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White Paper on Sport in Japan

1-I. The Acts on Sport (Sport Policy)

White Paper on Sport in Japan 2023
June 14, 2024

This article highlights the following points;
1. The Basic Act on Sport
2. Sports Promotion Lottery Law
3. Act on the Japan Sport Council etc.

1. The Basic Act on Sport

 In June 2011, the Basic Act on Sport was enacted with the comprehensive revision on the Sport Promotion Act for the first time in 50 years. The Act consists of 35 articles and supplementary provisions, and declares in the preamble that “Sport are a universally shared human culture.” It defines sport as athletic competitions and other physical activities performed by individuals or groups for the purpose of “sound development of mind and body”, “retention and promotion of health and physical strength”, “acquisition of mental satisfaction” and “cultivation of the spirit of self-sufficiency or other mentalities”. Furthermore, the Act defines sport as “crucial for citizens to lead a healthy and fulfilled life in terms of mind and body throughout their lifetime”, and clearly states that living life happily and fruitfully through sport is the right of all citizens.

The Act also states that sport not only have an impact on individuals, but can also develop a sense of unity or vitality of an area, and contribute to recovery of the regional society. It places an emphasis on the importance of Japanese athletes achieving the great success in international competitions. In addition, the Act identifies sport as a key element in the improvement of the international status of Japan. It states that sport can create vitality in our society, contribute greatly to the development of the national economy, and promote global mutual understanding through international exchange, which will contribute greatly to international peace.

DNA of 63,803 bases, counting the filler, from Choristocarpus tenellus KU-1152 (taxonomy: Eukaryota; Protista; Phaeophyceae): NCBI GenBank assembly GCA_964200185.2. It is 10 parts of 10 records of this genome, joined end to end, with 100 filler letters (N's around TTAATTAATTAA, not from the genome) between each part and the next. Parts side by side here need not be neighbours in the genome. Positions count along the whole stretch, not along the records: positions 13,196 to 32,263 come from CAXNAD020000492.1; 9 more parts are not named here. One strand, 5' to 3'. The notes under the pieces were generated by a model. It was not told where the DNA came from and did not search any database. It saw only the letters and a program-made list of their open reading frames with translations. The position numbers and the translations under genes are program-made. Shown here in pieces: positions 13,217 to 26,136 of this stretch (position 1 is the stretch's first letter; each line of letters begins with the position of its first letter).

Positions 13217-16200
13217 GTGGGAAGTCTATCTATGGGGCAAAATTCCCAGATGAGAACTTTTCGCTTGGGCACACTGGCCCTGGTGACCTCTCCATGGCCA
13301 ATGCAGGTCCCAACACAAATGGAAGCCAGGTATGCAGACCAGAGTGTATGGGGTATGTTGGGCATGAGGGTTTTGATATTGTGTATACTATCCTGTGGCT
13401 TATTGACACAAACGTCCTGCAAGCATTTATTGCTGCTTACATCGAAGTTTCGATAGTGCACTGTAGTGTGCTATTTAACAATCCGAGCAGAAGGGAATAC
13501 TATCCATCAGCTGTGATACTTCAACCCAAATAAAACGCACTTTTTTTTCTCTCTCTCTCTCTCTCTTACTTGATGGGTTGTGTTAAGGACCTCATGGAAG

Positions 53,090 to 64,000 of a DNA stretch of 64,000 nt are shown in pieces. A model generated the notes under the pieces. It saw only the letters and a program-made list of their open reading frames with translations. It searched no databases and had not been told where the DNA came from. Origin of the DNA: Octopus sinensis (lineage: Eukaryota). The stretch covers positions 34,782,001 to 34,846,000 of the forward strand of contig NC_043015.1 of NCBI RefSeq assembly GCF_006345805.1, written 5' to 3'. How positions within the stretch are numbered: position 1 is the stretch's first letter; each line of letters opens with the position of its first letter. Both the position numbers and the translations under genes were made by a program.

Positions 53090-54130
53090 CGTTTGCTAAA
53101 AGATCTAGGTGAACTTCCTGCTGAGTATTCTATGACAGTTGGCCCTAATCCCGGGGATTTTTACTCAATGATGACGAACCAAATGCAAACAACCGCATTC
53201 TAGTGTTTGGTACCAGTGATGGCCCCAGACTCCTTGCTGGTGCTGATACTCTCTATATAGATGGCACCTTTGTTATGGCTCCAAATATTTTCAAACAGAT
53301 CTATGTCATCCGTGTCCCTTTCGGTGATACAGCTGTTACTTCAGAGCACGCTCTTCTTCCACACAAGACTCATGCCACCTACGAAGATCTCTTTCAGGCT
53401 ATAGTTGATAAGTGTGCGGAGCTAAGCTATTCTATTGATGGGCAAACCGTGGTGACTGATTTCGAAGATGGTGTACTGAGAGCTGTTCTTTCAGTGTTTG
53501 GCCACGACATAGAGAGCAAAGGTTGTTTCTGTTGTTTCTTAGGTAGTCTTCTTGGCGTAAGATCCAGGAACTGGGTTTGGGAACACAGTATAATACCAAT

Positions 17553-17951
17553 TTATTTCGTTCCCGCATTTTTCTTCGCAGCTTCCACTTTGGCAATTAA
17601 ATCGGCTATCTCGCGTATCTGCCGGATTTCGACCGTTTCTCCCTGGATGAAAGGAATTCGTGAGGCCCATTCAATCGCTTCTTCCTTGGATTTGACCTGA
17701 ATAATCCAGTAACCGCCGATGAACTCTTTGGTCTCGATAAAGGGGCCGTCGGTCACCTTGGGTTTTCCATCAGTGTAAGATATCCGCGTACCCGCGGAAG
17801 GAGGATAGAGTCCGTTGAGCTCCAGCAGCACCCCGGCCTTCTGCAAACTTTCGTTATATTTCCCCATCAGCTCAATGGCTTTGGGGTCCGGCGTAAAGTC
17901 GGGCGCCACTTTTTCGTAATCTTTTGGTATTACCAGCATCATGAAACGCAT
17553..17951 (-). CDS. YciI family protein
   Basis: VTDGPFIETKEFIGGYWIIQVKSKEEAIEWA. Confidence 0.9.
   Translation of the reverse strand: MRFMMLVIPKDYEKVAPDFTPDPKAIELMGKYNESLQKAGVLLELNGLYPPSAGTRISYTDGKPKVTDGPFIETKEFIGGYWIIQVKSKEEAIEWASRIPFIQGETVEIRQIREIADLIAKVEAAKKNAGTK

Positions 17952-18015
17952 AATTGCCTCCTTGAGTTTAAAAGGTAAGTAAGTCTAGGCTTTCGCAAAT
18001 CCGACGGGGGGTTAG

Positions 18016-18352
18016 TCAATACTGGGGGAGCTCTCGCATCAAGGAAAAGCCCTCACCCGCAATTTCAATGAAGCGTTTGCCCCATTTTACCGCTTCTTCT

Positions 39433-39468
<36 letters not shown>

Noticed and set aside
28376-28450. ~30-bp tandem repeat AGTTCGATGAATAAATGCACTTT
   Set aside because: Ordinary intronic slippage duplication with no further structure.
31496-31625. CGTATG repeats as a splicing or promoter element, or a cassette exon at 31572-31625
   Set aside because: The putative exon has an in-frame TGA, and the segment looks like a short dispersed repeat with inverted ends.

The major provisions of the Basic Act on Sport that have been newly established or revised, are as follows:

  • Paragraph 5 of Article 2 (Basic Principles) prescribes the promotion of sport for people with disabilities, stating that “sport shall be promoted with due consideration according to the type and degree of disability so that persons with disabilities can play sport voluntarily and proactively.” Articles 3 and 4 clarify the responsibilities of the national government and local governments, respectively.
  • Under Article 5, sport organizations must “protect the rights and interests of those who play sport”, “ensure transparency of management” and “endeavor to resolve disputes concerning sport in a prompt and appropriate manner.”
  • Under Article 9, the Act requires the Minister of Ministry of Education, Culture, Sports, Science and Technology (MEXT) to formulate a “Sport Basic Plan”, and Article 10 requires local governments to formulate a plan concerning the promotion of sport (a “local sport promotion plan”) making allowance for the Sport Basic Plan and in the context of the actual situation in the area.
  • The roles to be played by the sport industry are also defined in Article 18, mentioning the importance of coordination and cooperation between sport organizations and business operators for dissemination of sport and improvement at competition level.
  • With regard to sport for people with disabilities, Article 26 states that in order to ensure the smooth holding and operation of the National Sports Games for Persons with Disabilities, necessary support should be provided to Japanese Para-Sports Association and to the prefectures of the venue.

Furthermore, Article 2 of the supplementary provisions refers to the establishment of a sports agency as the administrative organization that comprehensively promotes sport policies.

2. Sports Promotion Lottery Law